« PreviousContinue »
TO CORRESPONDENTS AND SUBSCRIBERS.
In sending forth the December Number of this Serial, the Editors offer thanks to Almighty God for His help most graciously afforded to them during the year now far-spent. If the papers supplied from month to month have conduced to the edifying of readers, let them also give praise to the FATHER OF Lights, from whom every blessing comes down.
The literary friends who have contributed to the enriching of these pages are entitled, in the next place, to our respectful acknowledgments. Nor can we forget what we owe to a large and increasing body of Subscribers. Many and influential testimonies of approval cheer us in our toil; and to these we make reference, in order to convey thus to our Correspondents an assurance that their exertions are appreciated.
Among the features of the Volume for 1859 is an ususual amount of Religious Intelligence, including many details of that wide-spread “Revival” which commands all but universal attention. Our selections have been made with care, and drawn from many sources.
It cannot be unbecoming to express a sentiment of deep and grateful joy, as we hear from a thousand other lips the very phrases and syllables which have been familiar to us from the beginning. “Cry out and shout, thou inhabitant of Zion : for great is the Holy ONE of Israel in the midst of thee."
For the future, it is proposed to continue in the path already marked out. Let a host of friends help us by their prayers, counsels, and contributions. To the Divine favour we anew commend the work of our hands. “Except the LORD build the house, they labour in vain that build it : except the Lord keep the city, the watchman waketh but in vain.”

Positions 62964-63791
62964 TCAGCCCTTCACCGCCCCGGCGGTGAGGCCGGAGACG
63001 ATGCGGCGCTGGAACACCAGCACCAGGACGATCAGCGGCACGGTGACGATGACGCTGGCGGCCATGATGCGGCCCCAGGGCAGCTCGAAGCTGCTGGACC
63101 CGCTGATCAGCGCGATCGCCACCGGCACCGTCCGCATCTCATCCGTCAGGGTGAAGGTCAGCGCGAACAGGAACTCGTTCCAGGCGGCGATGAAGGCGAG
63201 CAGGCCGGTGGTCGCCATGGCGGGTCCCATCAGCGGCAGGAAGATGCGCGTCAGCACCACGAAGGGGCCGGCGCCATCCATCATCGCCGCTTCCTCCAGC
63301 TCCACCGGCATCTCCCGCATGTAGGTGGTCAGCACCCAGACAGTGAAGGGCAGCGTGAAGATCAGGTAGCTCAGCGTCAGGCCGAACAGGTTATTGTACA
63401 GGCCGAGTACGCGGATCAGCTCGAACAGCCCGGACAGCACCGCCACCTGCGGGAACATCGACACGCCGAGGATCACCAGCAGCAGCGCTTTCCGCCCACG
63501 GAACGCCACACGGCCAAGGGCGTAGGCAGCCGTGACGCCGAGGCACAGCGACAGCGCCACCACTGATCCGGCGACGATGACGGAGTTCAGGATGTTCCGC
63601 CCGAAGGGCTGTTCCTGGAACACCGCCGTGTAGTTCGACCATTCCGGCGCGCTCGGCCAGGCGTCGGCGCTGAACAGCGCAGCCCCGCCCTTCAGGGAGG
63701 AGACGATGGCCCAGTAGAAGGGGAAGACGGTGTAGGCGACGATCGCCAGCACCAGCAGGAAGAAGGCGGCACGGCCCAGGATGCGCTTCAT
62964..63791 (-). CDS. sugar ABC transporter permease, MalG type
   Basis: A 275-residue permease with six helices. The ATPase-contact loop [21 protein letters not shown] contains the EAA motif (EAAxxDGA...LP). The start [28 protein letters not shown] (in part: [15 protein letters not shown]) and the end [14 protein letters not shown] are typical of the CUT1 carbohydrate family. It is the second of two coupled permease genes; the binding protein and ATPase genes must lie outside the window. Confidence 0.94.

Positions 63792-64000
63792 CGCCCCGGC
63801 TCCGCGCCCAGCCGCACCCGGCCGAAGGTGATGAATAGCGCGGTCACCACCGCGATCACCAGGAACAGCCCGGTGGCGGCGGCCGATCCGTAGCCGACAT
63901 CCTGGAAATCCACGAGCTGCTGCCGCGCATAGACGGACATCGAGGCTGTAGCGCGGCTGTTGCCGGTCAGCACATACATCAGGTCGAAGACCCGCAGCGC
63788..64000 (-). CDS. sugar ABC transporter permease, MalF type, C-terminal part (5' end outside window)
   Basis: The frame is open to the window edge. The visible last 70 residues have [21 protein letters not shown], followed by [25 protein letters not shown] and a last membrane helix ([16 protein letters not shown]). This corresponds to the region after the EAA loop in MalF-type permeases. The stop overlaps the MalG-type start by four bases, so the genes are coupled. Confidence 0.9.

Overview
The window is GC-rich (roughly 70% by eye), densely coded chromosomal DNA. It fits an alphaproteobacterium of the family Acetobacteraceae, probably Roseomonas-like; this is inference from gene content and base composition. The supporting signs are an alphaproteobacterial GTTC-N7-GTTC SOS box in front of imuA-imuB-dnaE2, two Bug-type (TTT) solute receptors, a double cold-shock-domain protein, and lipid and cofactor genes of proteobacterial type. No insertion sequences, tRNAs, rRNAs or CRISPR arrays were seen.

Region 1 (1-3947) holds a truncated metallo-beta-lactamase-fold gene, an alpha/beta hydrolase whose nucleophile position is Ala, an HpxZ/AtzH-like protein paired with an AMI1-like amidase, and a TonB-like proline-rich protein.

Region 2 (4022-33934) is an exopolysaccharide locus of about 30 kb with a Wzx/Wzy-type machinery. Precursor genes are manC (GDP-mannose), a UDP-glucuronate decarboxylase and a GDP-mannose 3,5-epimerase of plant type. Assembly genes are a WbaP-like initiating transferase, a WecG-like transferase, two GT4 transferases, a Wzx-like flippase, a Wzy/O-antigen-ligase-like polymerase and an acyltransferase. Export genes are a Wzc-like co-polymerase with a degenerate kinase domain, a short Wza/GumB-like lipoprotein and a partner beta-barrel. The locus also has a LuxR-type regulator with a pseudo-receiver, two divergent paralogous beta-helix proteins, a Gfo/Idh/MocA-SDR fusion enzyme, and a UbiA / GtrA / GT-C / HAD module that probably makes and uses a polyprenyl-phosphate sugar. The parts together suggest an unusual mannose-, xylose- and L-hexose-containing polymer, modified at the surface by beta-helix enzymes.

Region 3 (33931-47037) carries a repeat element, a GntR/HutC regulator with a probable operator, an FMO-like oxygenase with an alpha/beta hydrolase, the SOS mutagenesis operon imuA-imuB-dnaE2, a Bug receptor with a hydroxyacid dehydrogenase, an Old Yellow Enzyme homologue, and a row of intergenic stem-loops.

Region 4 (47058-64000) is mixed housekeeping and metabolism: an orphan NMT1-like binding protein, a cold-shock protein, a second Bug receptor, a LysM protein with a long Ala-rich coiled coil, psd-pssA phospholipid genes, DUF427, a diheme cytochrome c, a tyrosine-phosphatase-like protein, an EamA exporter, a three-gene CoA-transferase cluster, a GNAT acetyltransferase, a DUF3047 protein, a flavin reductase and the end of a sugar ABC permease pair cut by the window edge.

City-Road, London, November, 1859.
JUSTIN MARTYR, THE FATHER OF CHRISTIAN
APOLOGISTS. The first notable ecclesiastical name, after the apostolical Fathers, is that of Justin, philosopher and martyr. For all our knowledge of his personal history we are indebted to the autobiography which is interwoven with his apologetic writings, --confirmed in all respects, and in some supplemented, by notices scattered in the historical works of the next century. A few sentences will give the sum of that knowledge.
He was a Samaritan by birth, but of Greek extraction, and educated in Heathenism. The first fifteen years of his mature life were spent in the study of Grecian philosophy, which excited only to baffle bis inquiries after God and truth. Providence, under the guise of accident, then sent him a teacher, who weaned him from Plato, and directed his mind to the sublime revelations of the Hebrew Prophets : these pointed him onward to Christ and the New Testament. Converted and baptized, he travelled up and down the Roman empire, in the garb of a philosopher, but with the spirit of an evangelist, preaching and teaching the Lord Jesus. During this period he was the fearless apologist of Christianity, defending the truth, both by public discussions and writings, against its three leading enemies in that age-political Heathenism, Judaism, and the Gnostic heresics. At the verge of old age, after about thirty years spent in unwearied labours, be publicly confessed his Master before a Roman tribunal, and suffered martyrdom.
But in all these notices we discern the elements of a representative character :-viewed in that light, each will bear profitable expansion, and the whole will give the reader the materials of an important chapter in the history of the church. 1. His conversion represents a large class of the early triumphs of Christianity; those, namely, which it won from the expiring philosophy of the ancient world. 2. His itinerant labours point us to a very significant and interesting development of the activity of the church in the second century. 3. His writings in defence of the faith place him at the head of Christian apologists. 4. His writings generally, and as a whole, have a pre-eminent representative character, as among the earliest testimonies to Christian doctrines and usages after the apostolical age. And, 5. His martyrdom gives him, as his name in the church's annals might indicate, a final representative distinction.
Flavins Justinus was born about the commencement of the second